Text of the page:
1. Certificate of Occupancy (C of O):
The Certificate of Occupancy is the highest form of property title in Lagos State. It represents full ownership rights and is issued by the state government. To obtain a C of O, the applicant must go through a rigorous process, which includes land surveys, payment of fees, and compliance with various conditions. Once issued, the C of O grants the holder the exclusive right to use and develop the land as they see fit, subject to the regulations and laws of the state.
Certificate of Occupancy (C of O) In Nigeria - Villa Afrika ...
  1. Right of Occupancy (R of O):
A Right of Occupancy is a property title that grants the holder the legal right to occupy and use a piece of land, but it does not confer full ownership rights. R of Os are typically granted for a specific term, which may be 99, 60, or 30 years, and are subject to renewal. Holders of R of Os must pay annual or periodic rents to the state government, and they are required to develop the land in accordance with the terms and conditions outlined in the title document.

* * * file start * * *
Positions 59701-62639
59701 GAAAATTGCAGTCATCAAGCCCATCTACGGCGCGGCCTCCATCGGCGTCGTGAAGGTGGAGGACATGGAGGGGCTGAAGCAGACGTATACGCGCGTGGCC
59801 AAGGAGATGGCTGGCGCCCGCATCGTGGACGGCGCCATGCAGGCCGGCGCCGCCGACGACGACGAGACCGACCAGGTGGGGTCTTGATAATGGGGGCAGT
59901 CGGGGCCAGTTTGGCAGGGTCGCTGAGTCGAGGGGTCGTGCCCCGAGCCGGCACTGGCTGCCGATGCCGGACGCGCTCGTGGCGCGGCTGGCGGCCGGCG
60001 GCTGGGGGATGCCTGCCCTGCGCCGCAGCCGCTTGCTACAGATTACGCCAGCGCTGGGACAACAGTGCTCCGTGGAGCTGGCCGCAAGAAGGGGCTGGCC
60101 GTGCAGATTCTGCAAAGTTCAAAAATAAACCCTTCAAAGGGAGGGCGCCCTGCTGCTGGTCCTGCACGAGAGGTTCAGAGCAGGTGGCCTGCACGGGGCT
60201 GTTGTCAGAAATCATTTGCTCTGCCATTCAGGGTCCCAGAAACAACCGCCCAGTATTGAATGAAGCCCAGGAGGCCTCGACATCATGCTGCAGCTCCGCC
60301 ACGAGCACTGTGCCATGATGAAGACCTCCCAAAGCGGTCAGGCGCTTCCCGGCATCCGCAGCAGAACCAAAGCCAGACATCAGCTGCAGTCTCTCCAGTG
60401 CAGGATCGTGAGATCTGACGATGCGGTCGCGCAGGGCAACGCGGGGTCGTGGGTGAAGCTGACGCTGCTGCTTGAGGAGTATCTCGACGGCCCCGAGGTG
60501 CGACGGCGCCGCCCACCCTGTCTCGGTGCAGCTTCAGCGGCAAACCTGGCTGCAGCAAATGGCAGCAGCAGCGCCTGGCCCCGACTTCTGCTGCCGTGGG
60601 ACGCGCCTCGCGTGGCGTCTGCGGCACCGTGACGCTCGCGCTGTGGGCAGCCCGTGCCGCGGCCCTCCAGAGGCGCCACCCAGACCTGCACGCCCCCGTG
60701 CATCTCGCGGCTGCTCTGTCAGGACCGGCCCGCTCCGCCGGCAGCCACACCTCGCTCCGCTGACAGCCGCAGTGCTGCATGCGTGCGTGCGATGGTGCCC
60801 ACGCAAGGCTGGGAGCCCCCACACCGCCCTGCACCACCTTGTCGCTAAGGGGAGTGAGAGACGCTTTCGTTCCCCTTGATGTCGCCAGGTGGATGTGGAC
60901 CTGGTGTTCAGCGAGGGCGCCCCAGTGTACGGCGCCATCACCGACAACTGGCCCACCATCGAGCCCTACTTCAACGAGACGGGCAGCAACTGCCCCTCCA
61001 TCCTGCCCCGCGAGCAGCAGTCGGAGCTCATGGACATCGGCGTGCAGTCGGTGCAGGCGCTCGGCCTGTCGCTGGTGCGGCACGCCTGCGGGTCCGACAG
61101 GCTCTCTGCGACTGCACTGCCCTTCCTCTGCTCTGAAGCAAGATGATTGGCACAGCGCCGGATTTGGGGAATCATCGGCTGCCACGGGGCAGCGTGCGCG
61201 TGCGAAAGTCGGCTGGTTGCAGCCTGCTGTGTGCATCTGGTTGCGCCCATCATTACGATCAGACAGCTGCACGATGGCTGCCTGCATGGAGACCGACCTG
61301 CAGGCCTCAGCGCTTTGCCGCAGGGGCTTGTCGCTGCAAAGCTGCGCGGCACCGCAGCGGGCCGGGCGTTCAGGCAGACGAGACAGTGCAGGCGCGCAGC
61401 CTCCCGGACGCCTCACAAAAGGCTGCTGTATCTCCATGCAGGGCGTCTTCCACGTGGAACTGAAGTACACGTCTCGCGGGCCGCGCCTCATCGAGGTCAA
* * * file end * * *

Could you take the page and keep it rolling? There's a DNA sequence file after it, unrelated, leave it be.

1. Deed of Assignment:
A Deed of Assignment is a legal document used to transfer ownership of land or property from one party to another. It is often utilized when an individual purchases land from someone who holds a C of O or R of O. This type of property title is essential for documenting and verifying property transactions and changes in ownership.
  1. Governor’s Consent:
Governor’s Consent is a vital title document required when land with a Right of Occupancy is being transferred or used as collateral for a loan. It is an endorsement by the state governor, indicating approval of the land transaction. Without Governor’s Consent, any land transaction may be considered invalid or unenforceable.
  1. Certificate of Sales:
This title is often issued by the government when land is acquired through a public auction or acquisition process, such as when land is repossessed due to non-payment of rent or for other legal reasons. The Certificate of Sales grants the holder the right to the land but is not as secure as a C of O.
  1. Excision: